Low-Cost PM2.5 Monitor at Make-Think-Code

PM2.5, fine particulate matter, is the air pollutant most associated with damage to health, yet many aspects of its distribution are not yet understood. So, when the Make-Think-Code Lab announced a "Sensing the Environment" hackathon we were excited, as Make-Think-Code is:
...a technology-focussed lab at the Pacific Northwest College of Art that brings together members of Portland's vibrant creative, tech, civic, and educational communities to explore the powerful role that creativity and technology play in the search for imaginative and impactful solutions to complex and urgent problems.
So, the hackathon provided a perfect opportunity to collaborate on the development of a low-cost PM2.5 outdoor air quality monitor.

At the hackathon, we set ourselves the goal of designing - and prototyping - a monitor that would be easy for citizen science groups, individuals, and researchers to assemble and deploy. Since several PM2.5 monitors are already available on the market (e.g. Dylos, Purple Air, and Shinyei), we focused on designing a sensor that would not need to depend on nearby A/C power or internet connectivity, allowing us to monitor under cloudy conditions, in shaded areas, as well as in parks and open spaces located away from a power source or internet connection. Designing and prototyping the monitor meant working on two aspects: the monitor itself, as well as a design and prototype of a shelter for the monitor.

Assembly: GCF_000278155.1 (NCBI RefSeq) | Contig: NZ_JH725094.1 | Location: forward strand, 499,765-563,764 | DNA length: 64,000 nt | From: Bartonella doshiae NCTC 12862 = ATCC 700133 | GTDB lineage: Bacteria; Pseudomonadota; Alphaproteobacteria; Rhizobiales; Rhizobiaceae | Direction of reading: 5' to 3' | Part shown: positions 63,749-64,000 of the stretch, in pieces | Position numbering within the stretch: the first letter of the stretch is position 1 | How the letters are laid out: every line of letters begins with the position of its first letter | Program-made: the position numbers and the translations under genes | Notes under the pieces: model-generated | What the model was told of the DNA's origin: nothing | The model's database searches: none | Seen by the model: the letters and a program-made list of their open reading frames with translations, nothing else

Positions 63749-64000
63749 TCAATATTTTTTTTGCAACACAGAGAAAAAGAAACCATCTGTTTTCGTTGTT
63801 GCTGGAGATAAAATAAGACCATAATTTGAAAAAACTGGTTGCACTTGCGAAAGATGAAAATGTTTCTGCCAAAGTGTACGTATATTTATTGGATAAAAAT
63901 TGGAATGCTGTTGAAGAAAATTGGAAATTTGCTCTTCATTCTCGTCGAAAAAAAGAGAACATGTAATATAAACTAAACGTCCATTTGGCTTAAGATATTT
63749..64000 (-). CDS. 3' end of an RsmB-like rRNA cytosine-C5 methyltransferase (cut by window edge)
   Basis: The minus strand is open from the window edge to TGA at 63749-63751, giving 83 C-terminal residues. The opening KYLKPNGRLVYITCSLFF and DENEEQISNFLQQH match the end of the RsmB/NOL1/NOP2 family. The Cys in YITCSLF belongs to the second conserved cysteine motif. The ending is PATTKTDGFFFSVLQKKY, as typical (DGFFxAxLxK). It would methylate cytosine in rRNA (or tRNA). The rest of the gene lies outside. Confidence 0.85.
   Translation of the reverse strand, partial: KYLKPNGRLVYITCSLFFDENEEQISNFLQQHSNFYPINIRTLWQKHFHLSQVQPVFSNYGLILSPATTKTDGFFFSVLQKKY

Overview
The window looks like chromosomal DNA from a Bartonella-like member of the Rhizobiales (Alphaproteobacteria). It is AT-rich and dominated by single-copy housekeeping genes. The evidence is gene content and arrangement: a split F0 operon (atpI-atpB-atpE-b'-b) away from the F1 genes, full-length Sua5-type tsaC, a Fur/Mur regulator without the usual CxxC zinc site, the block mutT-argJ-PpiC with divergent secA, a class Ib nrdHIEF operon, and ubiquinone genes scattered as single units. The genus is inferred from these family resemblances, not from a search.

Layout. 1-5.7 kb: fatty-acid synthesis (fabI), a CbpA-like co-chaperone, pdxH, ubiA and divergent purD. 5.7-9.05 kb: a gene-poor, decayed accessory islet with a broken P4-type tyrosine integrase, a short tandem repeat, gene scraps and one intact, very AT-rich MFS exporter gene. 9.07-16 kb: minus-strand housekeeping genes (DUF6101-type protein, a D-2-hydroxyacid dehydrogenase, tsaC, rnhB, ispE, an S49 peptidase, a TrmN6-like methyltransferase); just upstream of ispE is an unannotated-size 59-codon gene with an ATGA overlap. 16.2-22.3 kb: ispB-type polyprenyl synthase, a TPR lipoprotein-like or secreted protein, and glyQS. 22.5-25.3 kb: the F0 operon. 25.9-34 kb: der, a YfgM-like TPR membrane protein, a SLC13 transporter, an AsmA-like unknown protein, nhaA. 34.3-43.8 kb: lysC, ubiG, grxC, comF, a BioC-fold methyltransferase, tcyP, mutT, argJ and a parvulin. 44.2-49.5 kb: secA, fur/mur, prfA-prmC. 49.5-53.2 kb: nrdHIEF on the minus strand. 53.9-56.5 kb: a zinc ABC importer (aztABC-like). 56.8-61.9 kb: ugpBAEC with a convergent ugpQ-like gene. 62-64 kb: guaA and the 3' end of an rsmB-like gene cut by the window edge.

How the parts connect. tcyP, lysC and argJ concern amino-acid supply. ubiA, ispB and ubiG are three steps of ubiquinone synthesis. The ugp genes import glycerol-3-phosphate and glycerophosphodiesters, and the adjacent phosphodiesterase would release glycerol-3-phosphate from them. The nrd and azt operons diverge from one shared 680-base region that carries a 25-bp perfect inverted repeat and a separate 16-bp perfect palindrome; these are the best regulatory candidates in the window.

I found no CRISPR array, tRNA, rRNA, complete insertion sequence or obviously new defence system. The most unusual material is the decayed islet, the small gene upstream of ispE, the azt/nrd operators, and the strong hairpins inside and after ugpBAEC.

For the monitor assembly, we chose a Plantower 5003 PM sensor; mainly because it showed good performance in tests conducted by the South Coast Air Quality District in California. We used a Teensy 3.2 Arduino controller, a DS1037 real time clock from Sparkfun for getting the observation timestamp, and a Teensy audio shield for holding the SD card (used for logging the data). In the very first prototype, we used 3 AA batteries to power the monitor assembly. However, the monitor ran for only 6 hours on the 3 AAs. In our current prototype, we use an 8000mAh power bank which powers the monitor for ~30 hours. Under this design, a week to 10-day long measurement campaign will require several power bank changes. We expect soon to test a 26000mAh solar-powered power bank in the hope that it can run for a 1-week campaign without a battery change.


The shelter design has some interesting constraints: it needs to be reasonably weatherproof as it may have to sit out in the sun or rain for weeks. At the same time, it must also allow for battery changes and data downloads from the datalogger. Cost is also concern, as is simplicity of manufacture and assembly, since our goal is to have large numbers of sensor kits available for assembly by interested community members. Again, our designs have shifted over time, from a Stevenson Screen design based on the Canary through two acrylic versions. Our current design is drafted in Fusion 360, which lets us parameterize to allow for easy changes in material thickness or battery compartment size. The door (in gray) lifts out to give access for changing the battery or the SD data card.

The shelter is designed to be laser-cut out of acrylic or other weatherproof material. The laser-cutting pattern is first generated as a CAD drawing from the Fusion 360 model, as shown here. nothing A second pass in Illustrator or the equivalent may be necessary to get the parts arranged efficiently for the particular piece of material being cut. Once the parts are cut out, the circuit board and sensor get clipped to the center divider and the whole thing will slot together in moments with no glue or fasteners required.

We are looking forward to completing and deploying three to five prototype PM2.5 monitors and beginning to design the back-end database and visualizations by January 2018.